The King and the Mockingbird
What a tortured path The King and the Mockingbird has taken to reach theaters in the United States, and what a treat it is for…
Every review of "Russian Ark" begins by discussing its method. The movie consists of one unbroken shot lasting the entire length of the film, as a camera glides through the Hermitage, the repository of Russian art and history in St. Petersburg. The cinematographer Tillman Buttner, using a Steadicam and high-def digital technology, joined with some 2,000 actors in an tight-wire act in which every mark and cue had to be hit without fail; there were two broken takes before the third time was the charm.
The subject of the film, which is written, directed and (in a sense) hosted by Alexander Sokurov, is no less than three centuries of Russian history. The camera doesn't merely take us on a guided tour of the art on the walls and in the corridors, but witnesses many visitors who came to the Hermitage over the years. Apart from anything else, this is one of the best-sustained ideas I have ever seen on the screen. Sokurov reportedly rehearsed his all-important camera move again and again with the cinematographer, the actors and the invisible sound and lighting technicians, knowing that the Hermitage would be given to him for only one precious day.
After a dark screen and the words "I open my eyes and I see nothing," the camera's eye opens upon the Hermitage and we meet the Marquis (Sergey Dreiden), a French nobleman who will wander through the art and the history as we follow him. The voice we heard, which belongs to the never-seen Sokurov, becomes a foil for the Marquis, who keeps up a running commentary. What we see is the grand sweep of Russian history in the years before the Revolution, and a glimpse of the grim times afterwards.
It matters little, I think, if we recognize all of the people we meet on this journey; such figures as Catherine II and Peter the Great are identified (Catherine, like many another museum visitor, is searching for the loo), but some of the real people who play themselves, like Mikhail Piotrovsky, the current director of the Hermitage, work primarily as types. We overhear whispered conversations, see state functions, listen as representatives of the Shah apologize to Nicholas I for the killing of Russian diplomats, even see little flirtations.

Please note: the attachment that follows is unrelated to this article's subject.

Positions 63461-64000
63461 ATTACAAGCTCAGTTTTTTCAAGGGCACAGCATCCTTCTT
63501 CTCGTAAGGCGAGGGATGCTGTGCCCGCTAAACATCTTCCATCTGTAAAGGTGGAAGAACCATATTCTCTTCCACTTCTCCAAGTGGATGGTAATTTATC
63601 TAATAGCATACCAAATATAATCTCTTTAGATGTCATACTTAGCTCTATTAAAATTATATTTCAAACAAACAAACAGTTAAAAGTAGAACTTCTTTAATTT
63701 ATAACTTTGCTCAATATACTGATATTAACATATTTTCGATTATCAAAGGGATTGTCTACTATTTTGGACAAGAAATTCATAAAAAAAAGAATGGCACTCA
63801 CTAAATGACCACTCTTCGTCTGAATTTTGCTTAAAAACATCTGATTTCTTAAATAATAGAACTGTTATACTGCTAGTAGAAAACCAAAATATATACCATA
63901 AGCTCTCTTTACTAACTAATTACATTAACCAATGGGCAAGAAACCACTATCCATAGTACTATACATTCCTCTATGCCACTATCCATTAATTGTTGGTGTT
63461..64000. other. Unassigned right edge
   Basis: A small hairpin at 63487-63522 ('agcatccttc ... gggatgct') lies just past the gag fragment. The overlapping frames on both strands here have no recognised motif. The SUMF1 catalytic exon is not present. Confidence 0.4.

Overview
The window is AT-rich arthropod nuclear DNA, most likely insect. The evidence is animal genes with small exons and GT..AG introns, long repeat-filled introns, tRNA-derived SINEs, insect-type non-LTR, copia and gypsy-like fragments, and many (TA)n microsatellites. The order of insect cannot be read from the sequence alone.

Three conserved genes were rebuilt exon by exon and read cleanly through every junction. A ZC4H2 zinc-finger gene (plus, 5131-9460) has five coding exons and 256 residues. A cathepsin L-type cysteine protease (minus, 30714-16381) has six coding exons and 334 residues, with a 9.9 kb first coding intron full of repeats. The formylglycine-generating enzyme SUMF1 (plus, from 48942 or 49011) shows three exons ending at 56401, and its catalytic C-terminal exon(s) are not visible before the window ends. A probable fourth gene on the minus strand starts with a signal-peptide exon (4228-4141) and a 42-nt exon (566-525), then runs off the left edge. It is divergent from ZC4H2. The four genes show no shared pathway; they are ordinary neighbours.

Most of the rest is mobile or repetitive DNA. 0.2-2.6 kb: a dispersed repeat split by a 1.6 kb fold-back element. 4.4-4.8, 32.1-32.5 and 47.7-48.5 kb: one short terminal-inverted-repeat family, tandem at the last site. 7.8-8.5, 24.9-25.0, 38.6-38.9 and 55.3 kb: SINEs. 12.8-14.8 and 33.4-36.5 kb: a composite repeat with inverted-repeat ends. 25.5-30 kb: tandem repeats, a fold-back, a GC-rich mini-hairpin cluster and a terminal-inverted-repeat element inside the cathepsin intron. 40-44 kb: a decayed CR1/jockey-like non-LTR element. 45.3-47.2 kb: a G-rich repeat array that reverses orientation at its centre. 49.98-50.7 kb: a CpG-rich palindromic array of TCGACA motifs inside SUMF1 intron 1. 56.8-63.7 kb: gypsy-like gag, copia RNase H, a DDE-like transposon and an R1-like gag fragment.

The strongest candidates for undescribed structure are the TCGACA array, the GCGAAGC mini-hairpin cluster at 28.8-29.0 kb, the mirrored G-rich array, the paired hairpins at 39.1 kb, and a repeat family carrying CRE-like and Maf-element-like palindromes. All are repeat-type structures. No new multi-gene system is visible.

And then, in a breathtaking opening-up, the camera enters a grand hall and witnesses a formal state ball. Hundreds of dancers, elaborately costumed and bejeweled, dance to the music of a symphony orchestra, and then the camera somehow seems to float through the air to the orchestra's stage, and moves among the musicians. An invisible ramp must have been moved into place below the camera frame, for Buttner and his Steadicam to smoothly climb.
The film is a glorious experience to witness, not least because, knowing the technique and understanding how much depends on every moment, we almost hold our breath. How tragic if an actor had blown a cue or Buttner had stumbled five minutes from the end! In a sense, the long, long single shot reminds me of a scene in "Nostalgia," the 1982 film by Russia's Andrei Tarkovsky, in which a man obsessively tries to cross and recross a littered and empty pool while holding a candle which he does not want to go out: The point is not the action itself, but its duration and continuity.
It will be enough for most viewers, as it was for me, to simply view "Russian Ark" as an original and beautiful idea. But Stanley Kauffmann raises an inarguable objection in his New Republic review, when he asks, "What is there intrinsically in the film that would grip us if it had been made--even excellently made--in the usual edited manner?" If it were not one unbroken take, if we were not continuously mindful of its 96 minutes--what then? "We sample a lot of scenes," he writes, "that in themselves have no cumulation, no self-contained point ... Everything we see or hear engages us only as part of a directorial tour de force." This observation is true, and deserves an answer, and I think my reply would be that "Russian Ark," as it stands, is enough. I found myself in a reverie of thoughts and images, and sometimes, as my mind drifted to the barbarity of Stalin and the tragic destiny of Russia, the scenes of dancing became poignant and ironic. It is not simply what Sokurov shows about Russian history, but what he does not show--doesn't need to show, because it shadows all our thoughts of that country. Kauffmann is right that if the film had been composed in the ordinary way out of separate shots, we would question its purpose. But it is not, and the effect of the unbroken flow of images (experimented with in the past by directors like Hitchcock and Max Ophuls) is uncanny. If cinema is sometimes dreamlike, then every edit is an awakening. "Russian Ark" spins a daydream made of centuries.
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